Business management books have been dealt a serious blow by the current economy. The only consolation? They're not alone. “The recession is impacting sales across categories—and business management is no exception,” says McGraw-Hill group publisher Gary M. Krebs.
Actually, there is one other consolation: a recession may in fact increase the need for business books, or so publishers hope. Says Krebs, “We see a lot of opportunity in this climate in publishing books that help managers get through difficult times, present lessons learned from the economic crisis and offer insights into business sectors that will grow as a result of Obama's stimulus package.”
While there aren't many books that can be rushed through the cycle and brought out in reaction to the current recession, publishers are emphasizing titles that run counter to the growth of recent years. These range from the latest case study of companies from author/phenomenon Jim Collins, How the Mighty Fall: And Why Some Companies Never Give In (currently #1 on Amazon's list of bestselling management books and #14 on PW's nonfiction list), to the Broadway Business title Fierce Leadership: A Bold Alternative to the Worst “Best” Practices of Business Today by Susan Scott, which rejects formerly accepted business practices such as keeping feedback anonymous, or McGraw-Hill's own Leading After a Layoff: Reignite Your Team's Productivity... Quickly! by Ray Salemi.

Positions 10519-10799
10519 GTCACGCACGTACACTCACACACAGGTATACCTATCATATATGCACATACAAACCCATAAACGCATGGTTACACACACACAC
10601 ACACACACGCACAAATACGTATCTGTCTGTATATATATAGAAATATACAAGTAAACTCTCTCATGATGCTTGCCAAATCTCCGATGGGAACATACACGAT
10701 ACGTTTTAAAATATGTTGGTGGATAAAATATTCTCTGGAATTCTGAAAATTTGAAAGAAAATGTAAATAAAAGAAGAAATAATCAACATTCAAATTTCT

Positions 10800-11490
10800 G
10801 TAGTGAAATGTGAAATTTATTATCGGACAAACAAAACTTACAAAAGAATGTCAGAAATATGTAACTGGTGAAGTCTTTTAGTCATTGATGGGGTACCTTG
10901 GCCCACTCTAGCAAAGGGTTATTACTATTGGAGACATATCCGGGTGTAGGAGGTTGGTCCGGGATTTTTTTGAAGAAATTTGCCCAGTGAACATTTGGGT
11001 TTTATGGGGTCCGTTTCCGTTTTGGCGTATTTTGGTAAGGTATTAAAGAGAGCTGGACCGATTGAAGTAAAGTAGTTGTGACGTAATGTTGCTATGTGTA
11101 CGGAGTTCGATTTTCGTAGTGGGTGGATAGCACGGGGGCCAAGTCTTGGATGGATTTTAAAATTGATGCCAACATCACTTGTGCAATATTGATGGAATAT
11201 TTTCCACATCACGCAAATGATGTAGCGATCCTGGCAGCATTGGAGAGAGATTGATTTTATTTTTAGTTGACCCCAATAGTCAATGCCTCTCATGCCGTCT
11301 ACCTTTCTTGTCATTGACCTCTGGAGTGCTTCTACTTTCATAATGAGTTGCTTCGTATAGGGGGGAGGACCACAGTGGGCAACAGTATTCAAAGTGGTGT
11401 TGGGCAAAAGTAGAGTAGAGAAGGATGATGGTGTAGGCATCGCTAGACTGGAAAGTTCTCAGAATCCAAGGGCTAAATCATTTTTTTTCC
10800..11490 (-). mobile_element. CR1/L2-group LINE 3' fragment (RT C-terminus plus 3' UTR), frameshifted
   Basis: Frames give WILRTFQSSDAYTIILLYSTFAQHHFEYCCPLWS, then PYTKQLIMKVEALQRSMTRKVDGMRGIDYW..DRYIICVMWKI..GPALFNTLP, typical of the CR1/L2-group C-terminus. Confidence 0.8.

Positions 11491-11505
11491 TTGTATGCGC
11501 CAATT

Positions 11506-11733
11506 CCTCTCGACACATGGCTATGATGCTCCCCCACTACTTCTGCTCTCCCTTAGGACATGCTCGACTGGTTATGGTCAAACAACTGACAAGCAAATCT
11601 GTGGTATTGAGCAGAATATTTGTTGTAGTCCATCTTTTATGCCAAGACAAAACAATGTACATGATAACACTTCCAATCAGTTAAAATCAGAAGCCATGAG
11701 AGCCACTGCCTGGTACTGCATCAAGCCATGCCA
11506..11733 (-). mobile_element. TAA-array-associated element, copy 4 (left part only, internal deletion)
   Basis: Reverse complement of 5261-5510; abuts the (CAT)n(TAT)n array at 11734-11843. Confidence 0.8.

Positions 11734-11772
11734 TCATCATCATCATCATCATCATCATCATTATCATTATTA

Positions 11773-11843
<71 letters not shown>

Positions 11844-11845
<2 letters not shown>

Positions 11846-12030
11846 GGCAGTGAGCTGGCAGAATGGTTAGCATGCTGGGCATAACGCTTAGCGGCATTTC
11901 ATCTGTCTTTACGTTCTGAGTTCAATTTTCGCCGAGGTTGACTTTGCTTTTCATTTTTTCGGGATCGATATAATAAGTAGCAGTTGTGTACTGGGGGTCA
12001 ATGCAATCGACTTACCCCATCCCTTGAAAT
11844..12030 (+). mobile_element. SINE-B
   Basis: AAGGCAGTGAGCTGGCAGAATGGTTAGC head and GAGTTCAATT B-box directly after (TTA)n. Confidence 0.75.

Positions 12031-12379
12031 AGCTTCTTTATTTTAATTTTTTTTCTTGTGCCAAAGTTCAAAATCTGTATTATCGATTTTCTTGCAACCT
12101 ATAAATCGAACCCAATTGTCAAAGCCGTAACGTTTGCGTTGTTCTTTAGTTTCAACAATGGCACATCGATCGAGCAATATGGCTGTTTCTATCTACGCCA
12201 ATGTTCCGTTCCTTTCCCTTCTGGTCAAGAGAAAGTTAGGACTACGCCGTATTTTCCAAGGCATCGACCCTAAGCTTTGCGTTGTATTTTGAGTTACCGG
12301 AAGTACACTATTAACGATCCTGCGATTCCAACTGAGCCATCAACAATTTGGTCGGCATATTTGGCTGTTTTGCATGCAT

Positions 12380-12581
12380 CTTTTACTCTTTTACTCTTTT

William Shinker, publisher of Gotham and Avery Books, takes a long view and sees a cycle repeating itself: “Every time there are upheavals in the U.S. economy, there are authors who emerge as the people who explain to business readers and the general public what is going on. For example, in the 1980s, when technology was changing everything, I was working at Warner Books and was involved in acquiring and marketing two books that became huge bestsellers: John Naisbitt's Megatrends and the paperback of Tom Peters and Robert Waterman's In Search of Excellence. Then, in the early 1990s, when I was the publisher of HarperCollins and HarperBusiness, we published two books that gave Americans a road map to how they should run their businesses: Michael Hammer and James Champy's Reengineering the Corporation and Jim Collins's first book, Built to Last. Each of these books became totems of their era. Today we find ourselves in a worldwide recession, and I believe new voices will emerge.” One contender is the September Gotham title Exploiting Chaos: 150 Ways to Spark Innovation During Times of Change by Jeremy Gutsche (whose Web site, Trendhunter.com, attracts eight million views a month).
Phil Revzin, senior editor at St. Martin's, says, “The successful books and successful proposals all offer something very tangible for beaten-down business people. But no wailing. Everyone knows business is bad, and they're looking for very specific ideas, stories or a spark that can help them start a new business or revive an old one.” One such option is strengthening an international presence, as suggested by Bruce Alan Johnson and R. William Ayres in Carry a Chicken in Your Lap: Or Whatever It Takes to Globalize Your Business.